In 1928 a young man named Ernst Mayr performed the first survey of the birds of the Cyclops Mountains, a forbidding region of New Guinea. The 23-year-old got malaria. He got dengue. He got dysentery. He experienced a trip down a waterfall. He was said to have been killed by natives, but the reports of his death were exaggerated. (The Twainian expression usually describes a death report as "greatly exaggerated," but Mayr came close enough to dying to warrant the deletion of the qualifier.)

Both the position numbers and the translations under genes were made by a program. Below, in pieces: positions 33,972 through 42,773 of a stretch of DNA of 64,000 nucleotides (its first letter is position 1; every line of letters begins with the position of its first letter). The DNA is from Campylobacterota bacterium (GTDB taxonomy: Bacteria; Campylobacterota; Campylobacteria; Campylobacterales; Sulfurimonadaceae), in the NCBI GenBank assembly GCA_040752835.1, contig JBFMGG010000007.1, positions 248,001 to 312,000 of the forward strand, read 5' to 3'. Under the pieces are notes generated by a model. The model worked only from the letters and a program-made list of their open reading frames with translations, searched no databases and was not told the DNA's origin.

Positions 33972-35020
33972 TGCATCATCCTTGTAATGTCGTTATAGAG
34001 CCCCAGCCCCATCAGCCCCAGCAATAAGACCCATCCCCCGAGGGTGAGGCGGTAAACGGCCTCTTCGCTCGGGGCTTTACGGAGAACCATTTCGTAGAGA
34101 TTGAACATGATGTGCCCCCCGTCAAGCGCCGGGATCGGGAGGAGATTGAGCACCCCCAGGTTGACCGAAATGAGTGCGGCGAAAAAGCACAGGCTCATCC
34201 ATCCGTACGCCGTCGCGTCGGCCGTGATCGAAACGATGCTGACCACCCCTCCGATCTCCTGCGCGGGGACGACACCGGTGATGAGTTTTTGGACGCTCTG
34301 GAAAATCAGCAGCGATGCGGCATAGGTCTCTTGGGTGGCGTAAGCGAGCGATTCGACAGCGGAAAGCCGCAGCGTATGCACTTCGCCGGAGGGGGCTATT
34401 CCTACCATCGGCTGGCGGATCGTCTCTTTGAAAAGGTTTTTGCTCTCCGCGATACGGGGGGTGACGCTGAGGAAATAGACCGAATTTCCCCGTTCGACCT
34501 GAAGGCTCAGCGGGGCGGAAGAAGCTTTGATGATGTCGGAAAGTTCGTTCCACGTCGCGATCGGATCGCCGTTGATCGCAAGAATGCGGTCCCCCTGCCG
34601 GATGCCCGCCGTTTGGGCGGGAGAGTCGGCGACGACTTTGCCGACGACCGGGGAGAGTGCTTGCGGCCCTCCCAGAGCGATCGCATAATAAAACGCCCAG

A mere 73 years later Mayr, who went on to become the great evolutionary biologist of the 20th century (and the 21st so far), has a new book out. The now 97-year-old Mayr found time amid the organizing of his lifetime achievement awards to write What Evolution Is, published in October by Basic Books.
This article was originally published with the title The Importance of Being Ernst.